Between June 2008 and March 2009, a cross-sectional study of human malaria was carried out in four governorates of Yemen, two (Taiz and Hodiedah) representing the country's highlands and the others (Dhamar and Raymah) the country's coastal plains/foothills. The main aims were to determine the prevalences of Plasmodium infection among 455 febrile patients presenting for care at participating health facilities and to investigate the potential risk factors for such infection. Malarial infection was detected in 78 (17.1%) of the investigated patients and was more likely to be detected among the febrile patients from the highlands than among those presenting in the coastal plains/foothills (22.6% v. 13.9%; chi(2)=10.102; P=0.018). Binary logistic-regression models identified low household income [odds ratio (OR)=13.52; 95% confidence interval (CI)=2.62-69.67; P=0.002], living in a household with access to a water pump (OR=4.18; CI=1.60-10.96; P=0.004) and living in a household near a stream (OR=4.43; CI=1.35-14.56; P=0.014) as significant risk factors for malarial infection in the highlands. Low household income was the only significant risk factor identified for such infection in the coastal plains and foothills (OR=8.20; CI=1.80-37.45; P=0.007). It is unclear why febrile patients in the highlands of Yemen are much more likely to be found to have malarial infection than their counterparts from the coastal plains and foothills. Although it is possible that malarial transmission is relatively intense in the highlands, it seems more likely that, compared with those who live at lower altitudes, those who live in the highlands are less immune to malaria, and therefore more likely to develop febrile illness following malarial infection. Whatever the cause of the symptomatic malarial infection commonly found in the highlands of Yemen, it is a matter of serious concern that should be addressed in the national strategy to control malaria.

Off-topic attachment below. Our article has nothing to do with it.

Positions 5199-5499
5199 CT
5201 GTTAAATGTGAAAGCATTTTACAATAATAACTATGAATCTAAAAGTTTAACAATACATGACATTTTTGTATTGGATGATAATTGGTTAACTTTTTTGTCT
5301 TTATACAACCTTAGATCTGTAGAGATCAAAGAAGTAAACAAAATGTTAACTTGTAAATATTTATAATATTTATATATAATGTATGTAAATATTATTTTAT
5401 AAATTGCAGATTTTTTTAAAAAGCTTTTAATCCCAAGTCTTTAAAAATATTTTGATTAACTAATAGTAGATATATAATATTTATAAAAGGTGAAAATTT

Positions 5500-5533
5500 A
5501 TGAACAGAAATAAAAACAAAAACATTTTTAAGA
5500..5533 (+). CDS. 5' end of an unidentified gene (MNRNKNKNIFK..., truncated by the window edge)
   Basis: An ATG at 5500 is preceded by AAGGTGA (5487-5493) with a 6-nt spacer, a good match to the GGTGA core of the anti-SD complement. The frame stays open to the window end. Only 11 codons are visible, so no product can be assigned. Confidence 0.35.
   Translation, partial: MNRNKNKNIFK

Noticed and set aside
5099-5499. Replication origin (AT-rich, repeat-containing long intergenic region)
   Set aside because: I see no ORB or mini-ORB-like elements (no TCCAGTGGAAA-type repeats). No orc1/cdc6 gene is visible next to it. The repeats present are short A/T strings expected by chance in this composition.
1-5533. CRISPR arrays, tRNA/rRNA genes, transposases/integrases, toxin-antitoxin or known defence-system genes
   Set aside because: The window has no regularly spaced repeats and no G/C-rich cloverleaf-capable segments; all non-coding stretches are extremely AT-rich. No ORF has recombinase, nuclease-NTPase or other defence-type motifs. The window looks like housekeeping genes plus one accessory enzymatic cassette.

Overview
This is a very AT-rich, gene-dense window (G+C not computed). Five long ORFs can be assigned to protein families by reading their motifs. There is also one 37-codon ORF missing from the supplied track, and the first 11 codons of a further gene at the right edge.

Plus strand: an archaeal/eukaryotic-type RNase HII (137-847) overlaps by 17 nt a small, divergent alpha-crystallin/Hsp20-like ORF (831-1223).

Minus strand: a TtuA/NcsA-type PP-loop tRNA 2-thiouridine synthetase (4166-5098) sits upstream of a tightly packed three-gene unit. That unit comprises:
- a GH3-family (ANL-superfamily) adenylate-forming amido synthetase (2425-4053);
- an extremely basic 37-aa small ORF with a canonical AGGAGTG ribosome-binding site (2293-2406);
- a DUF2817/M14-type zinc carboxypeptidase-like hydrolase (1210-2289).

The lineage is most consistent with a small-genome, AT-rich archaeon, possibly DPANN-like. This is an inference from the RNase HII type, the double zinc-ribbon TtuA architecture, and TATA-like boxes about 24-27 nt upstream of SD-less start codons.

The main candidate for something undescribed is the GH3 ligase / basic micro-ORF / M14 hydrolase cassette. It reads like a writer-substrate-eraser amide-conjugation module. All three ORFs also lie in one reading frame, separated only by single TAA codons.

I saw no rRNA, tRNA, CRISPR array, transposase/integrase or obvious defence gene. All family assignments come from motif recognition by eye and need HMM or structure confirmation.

Available at: http://works.bepress.com/hesham_al-mekhlafi/15/